TL;DR: The a-calculus is presented, a calculus of communicating systems in which one can naturally express processes which have changing structure, including the algebraic theory of strong bisimilarity and strong equivalence, including a new notion of equivalence indexed by distinctions.
Abstract: We present the a-calculus, a calculus of communicating systems in which one can naturally express processes which have changing structure. Not only may the component agents of a system be arbitrarily linked, but a communication between neighbours may carry information which changes that linkage. The calculus is an extension of the process algebra CCS, following work by Engberg and Nielsen, who added mobility to CCS while preserving its algebraic properties. The rr-calculus gains simplicity by removing all distinction between variables and constants; communication links are identified by names, and computation is represented purely as the communication of names across links. After an illustrated description of how the n-calculus generalises conventional process algebras in treating mobility, several examples exploiting mobility are given in some detail. The important examples are the encoding into the n-calculus of higher-order functions (the I-calculus and combinatory algebra), the transmission of processes as values, and the representation of data structures as processes. The paper continues by presenting the algebraic theory of strong bisimilarity and strong equivalence, including a new notion of equivalence indexed by distinctions-i.e., assumptions of inequality among names. These theories are based upon a semantics in terms of a labeled transition system and a notion of strong bisimulation, both of which are expounded in detail in a companion paper. We also report briefly on work-in-progress based upon the corresponding notion of weak bisimulation, in which internal actions cannot be observed. 0 1992 Academic Press, Inc.
TL;DR: In this article, the problem of identifying an unknown regular set from examples of its members and nonmembers is addressed, where the regular set is presented by a minimaMy adequate teacher, which can answer membership queries about the set and can also test a conjecture and indicate whether it is equal to the unknown set and provide a counterexample if not.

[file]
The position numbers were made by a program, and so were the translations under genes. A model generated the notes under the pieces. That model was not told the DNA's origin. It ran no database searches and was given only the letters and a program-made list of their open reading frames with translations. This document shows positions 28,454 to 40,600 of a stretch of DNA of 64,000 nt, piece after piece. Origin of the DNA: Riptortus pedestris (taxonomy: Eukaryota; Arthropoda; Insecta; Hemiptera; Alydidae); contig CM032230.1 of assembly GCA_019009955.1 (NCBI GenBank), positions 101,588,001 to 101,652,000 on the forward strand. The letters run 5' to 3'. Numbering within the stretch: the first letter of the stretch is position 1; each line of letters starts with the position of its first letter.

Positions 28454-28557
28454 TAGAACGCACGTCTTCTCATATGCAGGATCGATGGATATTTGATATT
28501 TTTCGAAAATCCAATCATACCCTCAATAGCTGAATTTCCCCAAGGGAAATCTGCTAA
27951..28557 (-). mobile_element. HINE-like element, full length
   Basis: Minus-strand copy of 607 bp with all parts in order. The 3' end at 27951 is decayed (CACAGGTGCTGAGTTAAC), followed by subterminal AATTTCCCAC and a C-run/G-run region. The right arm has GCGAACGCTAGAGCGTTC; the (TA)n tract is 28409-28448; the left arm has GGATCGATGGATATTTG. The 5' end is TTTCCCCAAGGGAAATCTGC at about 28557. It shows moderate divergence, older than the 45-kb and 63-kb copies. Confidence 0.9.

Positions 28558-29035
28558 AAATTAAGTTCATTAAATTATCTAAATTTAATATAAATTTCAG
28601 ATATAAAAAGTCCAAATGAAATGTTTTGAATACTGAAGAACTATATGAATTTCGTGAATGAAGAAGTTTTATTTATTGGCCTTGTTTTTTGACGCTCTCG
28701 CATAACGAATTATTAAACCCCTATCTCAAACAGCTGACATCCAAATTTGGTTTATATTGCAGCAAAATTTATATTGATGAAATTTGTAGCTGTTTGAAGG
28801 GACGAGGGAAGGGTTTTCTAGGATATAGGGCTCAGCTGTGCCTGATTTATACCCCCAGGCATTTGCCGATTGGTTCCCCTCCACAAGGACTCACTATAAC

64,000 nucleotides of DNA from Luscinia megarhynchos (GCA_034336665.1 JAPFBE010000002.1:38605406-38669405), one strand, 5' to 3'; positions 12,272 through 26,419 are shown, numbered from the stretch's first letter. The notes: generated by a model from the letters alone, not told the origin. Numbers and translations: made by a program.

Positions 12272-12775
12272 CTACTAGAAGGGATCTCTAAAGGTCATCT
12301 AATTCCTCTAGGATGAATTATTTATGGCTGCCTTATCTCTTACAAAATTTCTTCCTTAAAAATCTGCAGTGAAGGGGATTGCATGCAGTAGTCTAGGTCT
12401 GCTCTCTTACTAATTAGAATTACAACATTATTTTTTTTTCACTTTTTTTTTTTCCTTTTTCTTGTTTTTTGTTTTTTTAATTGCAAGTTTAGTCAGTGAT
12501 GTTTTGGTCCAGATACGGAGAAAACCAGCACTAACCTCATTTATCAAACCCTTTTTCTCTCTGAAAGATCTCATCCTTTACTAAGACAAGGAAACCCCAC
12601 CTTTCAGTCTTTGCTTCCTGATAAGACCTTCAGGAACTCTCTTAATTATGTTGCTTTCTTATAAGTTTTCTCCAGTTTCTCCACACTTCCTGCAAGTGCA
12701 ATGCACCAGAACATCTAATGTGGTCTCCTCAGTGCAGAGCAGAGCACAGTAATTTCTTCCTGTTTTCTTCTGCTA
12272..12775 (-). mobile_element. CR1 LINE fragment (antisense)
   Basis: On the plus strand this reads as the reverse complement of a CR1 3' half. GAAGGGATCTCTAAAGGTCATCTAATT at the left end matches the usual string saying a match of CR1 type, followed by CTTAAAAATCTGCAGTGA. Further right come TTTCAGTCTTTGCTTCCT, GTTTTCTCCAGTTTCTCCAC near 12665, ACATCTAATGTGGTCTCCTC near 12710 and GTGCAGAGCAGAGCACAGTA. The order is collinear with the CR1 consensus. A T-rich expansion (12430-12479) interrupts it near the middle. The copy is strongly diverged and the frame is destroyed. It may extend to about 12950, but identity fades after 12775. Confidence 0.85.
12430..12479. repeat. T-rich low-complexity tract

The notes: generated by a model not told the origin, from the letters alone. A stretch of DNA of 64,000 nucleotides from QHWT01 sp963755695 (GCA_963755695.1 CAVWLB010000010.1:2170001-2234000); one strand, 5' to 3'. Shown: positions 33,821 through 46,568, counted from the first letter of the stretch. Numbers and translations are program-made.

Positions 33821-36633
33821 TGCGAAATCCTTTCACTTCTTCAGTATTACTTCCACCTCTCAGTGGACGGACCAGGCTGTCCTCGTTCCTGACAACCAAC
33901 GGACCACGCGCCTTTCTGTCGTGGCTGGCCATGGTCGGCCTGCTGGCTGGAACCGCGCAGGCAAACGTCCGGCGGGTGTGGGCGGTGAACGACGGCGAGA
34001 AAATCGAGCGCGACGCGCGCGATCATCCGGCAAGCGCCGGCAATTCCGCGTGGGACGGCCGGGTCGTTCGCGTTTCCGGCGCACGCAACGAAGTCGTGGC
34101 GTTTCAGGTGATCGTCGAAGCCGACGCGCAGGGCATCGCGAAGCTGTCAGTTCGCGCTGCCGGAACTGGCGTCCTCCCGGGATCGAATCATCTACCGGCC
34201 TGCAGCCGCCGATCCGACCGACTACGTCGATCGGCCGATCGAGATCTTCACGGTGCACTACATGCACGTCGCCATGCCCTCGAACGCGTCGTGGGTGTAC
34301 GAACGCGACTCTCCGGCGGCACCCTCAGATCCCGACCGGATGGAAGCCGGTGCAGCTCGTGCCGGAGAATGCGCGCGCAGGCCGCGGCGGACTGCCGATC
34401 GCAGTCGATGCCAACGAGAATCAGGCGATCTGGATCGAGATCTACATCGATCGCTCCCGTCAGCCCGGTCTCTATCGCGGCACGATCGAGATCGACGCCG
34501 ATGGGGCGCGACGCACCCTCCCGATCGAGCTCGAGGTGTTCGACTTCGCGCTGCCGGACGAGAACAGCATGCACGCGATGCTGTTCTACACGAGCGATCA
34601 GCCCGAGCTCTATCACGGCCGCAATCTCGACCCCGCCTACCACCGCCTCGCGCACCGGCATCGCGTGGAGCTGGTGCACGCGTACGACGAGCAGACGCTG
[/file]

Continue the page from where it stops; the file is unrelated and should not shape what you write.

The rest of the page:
Abstract: The problem of identifying an unknown regular set from examples of its members and nonmembers is addressed. It is assumed that the regular set is presented by a minimaMy adequate Teacher, which can answer membership queries about the set and can also test a conjecture and indicate whether it is equal to the unknown set and provide a counterexample if not. (A counterexample is a string in the symmetric difference of the correct set and the conjectured set.) A learning algorithm L* is described that correctly learns any regular set from any minimally adequate Teacher in time polynomial in the number of states of the minimum dfa for the set and the maximum length of any counterexample provided by the Teacher. It is shown that in a stochastic setting the ability of the Teacher to test conjectures may be replaced by a random sampling oracle, EX( ). A polynomial-time learning algorithm is shown for a particular problem of context-free language identification.
TL;DR: A simple and effective method, based on weighted voting, is introduced for constructing a compound algorithm, which is robust in the presence of errors in the data, and is called the Weighted Majority Algorithm.
Abstract: We study the construction of prediction algorithms in a situation in which a learner faces a sequence of trials, with a prediction to be made in each, and the goal of the learner is to make few mistakes. We are interested in the case where the learner has reason to believe that one of some pool of known algorithms will perform well, but the learner does not know which one. A simple and effective method, based on weighted voting, is introduced for constructing a compound algorithm in such a circumstance. We call this method the Weighted Majority Algorithm. We show that this algorithm is robust in the presence of errors in the data. We discuss various versions of the Weighted Majority Algorithm and prove mistake bounds for them that are closely related to the mistake bounds of the best algorithms of the pool. For example, given a sequence of trials, if there is an algorithm in the pool A that makes at most m mistakes then the Weighted Majority Algorithm will make at most c(log |A| + m) mistakes on that sequence, where c is fixed constant.